Allison Watson believes in living every day to the fullest. Raised in Petitcodiac, New Brunswick, she had an active childhood despite daily treatment for cystic fibrosis. In 2014, she received new lungs in Toronto. As a side effect, she was diagnosed with post-transplant lymphoproliferative disorder. After intensive chemotherapy, she is now cancer free and is again able to physically do the things she enjoys.
Allison Watson tells her cystic fibrosis double lung transplant story in the book Transplanted (Nimbus), nominated for the Margaret and John Savage First Book Award. She lives in Amherst, Nova Scotia.
First of all, congratulations on your Atlantic Book Award nomination, the Margaret and John Savage First Book Award. What was your reaction when you heard?
I’m thrilled to be nominated. The nominees and previous winners are outstanding books and it’s an honour to be part of the list.
Please tell me about your book Transplanted. Why did you decide to write it?
Transplanted tells the story of my growing up with cystic fibrosis and subsequent double lung transplant and cancer diagnosis. I wrote it initially for myself as a way to work through the anxiety and stress I had about the transplant and recovery. It was therapeutic to review my old blog posts and talk to my family about that time in my life. I added some context with stories from my life and cancer journey to make it more of a rounder book and then pitched it to publishers.
When were you diagnosed with cystic fibrosis? Can you describe what it was like to breathe before the transplant? And after?
I was diagnosed with cystic fibrosis at birth. My older sister, Amy, also has CF so I was tested immediately.
I used oxygen for about a year and half before my surgery to help me breathe. The week before my surgery I was hospitalized and using a BiPap machine which helped me breathe at night. During the day I was on supplemental oxygen and even then, I was short of breath walking around my hospital room.
Immediately after the transplant, I’m sad to say I didn’t have one of those viral moments where you watch a person taken off the ventilator and their first breath is a moment of joy. I struggled to breathe off the ventilator and it took me quite some time to adjust to my new lungs. Once I was comfortable breathing on my own, it was phenomenal. For the first time in years I could breathe comfortably in the cold air, and walk up a flight of stairs without getting short of breath.
When did it become necessary to have a double lung transplant?
My lung function had a fairly slow decline in my early 20s. My respiratory team started talking about the need for a transplant when I had several chest infections in one year that dropped my lung function below 30% (of what an average person my age would have). I was in denial at first but eventually, after a serious case of pneumonia, I agreed to start the work up process.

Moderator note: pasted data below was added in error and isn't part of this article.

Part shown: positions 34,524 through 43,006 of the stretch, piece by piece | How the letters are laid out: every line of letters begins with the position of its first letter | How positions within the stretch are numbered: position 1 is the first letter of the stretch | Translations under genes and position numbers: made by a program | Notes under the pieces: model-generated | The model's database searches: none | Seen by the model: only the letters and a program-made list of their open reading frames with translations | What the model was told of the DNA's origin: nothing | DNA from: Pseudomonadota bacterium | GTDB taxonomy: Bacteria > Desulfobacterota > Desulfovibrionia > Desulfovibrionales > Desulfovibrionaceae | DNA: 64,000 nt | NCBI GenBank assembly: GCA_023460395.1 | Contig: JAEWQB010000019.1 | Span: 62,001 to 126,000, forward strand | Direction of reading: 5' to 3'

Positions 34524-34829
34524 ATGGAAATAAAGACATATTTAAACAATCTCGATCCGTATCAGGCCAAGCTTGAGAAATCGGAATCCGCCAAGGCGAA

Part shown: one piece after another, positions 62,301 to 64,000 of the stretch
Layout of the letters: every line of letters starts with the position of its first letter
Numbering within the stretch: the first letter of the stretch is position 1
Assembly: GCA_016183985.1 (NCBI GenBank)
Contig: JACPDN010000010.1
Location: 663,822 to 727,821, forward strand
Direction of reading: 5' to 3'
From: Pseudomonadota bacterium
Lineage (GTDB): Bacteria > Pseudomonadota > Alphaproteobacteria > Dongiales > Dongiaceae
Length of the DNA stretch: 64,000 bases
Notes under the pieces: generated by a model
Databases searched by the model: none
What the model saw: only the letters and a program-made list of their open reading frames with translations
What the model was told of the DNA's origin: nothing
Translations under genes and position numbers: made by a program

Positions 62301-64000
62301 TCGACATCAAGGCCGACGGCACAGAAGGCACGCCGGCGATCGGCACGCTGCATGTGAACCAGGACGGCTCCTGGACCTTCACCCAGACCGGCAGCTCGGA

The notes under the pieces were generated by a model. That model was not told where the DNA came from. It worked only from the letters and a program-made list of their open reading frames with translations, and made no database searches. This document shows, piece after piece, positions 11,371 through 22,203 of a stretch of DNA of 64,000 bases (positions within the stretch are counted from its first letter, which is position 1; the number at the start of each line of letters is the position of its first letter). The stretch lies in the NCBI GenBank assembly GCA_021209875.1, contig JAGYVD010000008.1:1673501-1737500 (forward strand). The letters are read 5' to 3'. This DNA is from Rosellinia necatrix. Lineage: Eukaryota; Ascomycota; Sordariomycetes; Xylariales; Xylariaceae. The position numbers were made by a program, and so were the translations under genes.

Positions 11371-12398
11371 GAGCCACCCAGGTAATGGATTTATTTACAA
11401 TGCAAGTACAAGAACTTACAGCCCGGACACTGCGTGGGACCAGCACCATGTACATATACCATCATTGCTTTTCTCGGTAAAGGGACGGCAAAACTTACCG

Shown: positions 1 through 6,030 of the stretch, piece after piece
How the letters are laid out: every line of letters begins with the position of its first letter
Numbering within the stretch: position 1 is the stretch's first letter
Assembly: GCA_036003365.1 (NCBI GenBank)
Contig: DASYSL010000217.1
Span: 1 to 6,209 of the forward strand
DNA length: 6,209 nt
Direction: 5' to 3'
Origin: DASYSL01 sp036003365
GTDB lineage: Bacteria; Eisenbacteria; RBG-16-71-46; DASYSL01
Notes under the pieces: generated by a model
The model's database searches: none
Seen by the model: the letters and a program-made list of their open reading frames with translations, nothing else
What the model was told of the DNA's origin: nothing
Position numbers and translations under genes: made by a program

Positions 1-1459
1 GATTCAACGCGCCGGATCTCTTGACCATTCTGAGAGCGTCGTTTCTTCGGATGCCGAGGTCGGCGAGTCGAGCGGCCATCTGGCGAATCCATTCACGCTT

What is your hope for Transplanted?
I hope that people reading Transplanted understand how organ transplants save and transform people’s lives. I also hope that anyone who is going through the medical system can relate to my story and perhaps see themselves in parts of it. Overall, it’s a story of resilience told with humour that I think anyone can enjoy.
What has the reaction been from other people with cystic fibrosis?
I’ve been very supported by people from the cystic fibrosis community. While I’ve heard more from family and friends of those with CF, they say it has helped them greater understand what their loved one has or is going through.
What is your life like now? Is cystic fibrosis something that you can recover from? (Forgive my ignorance about this!)
I’m now five and half years post-transplant and four years post-chemo and my day to day is quite different than it was pre-transplant. Cystic fibrosis does not have a cure so while my transplanted lungs do not have CF, the rest of my body still has the disease. Apart from my digestive enzymes and vitamins, I take immunosuppressants to avoid organ rejection which makes me vulnerable to catching infections. I have to be more cautious than most about hand washing, disinfecting, and avoiding anyone with a cold.
Although I’m immunosuppressed, physically, I’m healthier than I imagined was possible before my transplant. I’m able to work (pre-pandemic), go on long hikes, and generally have energy to do the things I want to do.
Do you see yourself writing in other genres besides non-fiction?
As someone who reads a lot of romance, I would love to write a modern romance but I’ve discovered that writing fiction is quite different than non-fiction.
What your favourite thing about living in your part of Nova Scotia?
I love being close to both sides of the ocean. It’s a quick drive to the Strait if I want a relaxing beach day and is also close to the Bay where there are some great hikes and delicious clams.
Where are your favourite places in the province to explore?
I love spending time in Halifax and camping in the Highlands of Cape Breton. I’ve also enjoyed backpacking around Cape Chignecto and hope to again this summer.
– Questions by Marilyn Smulders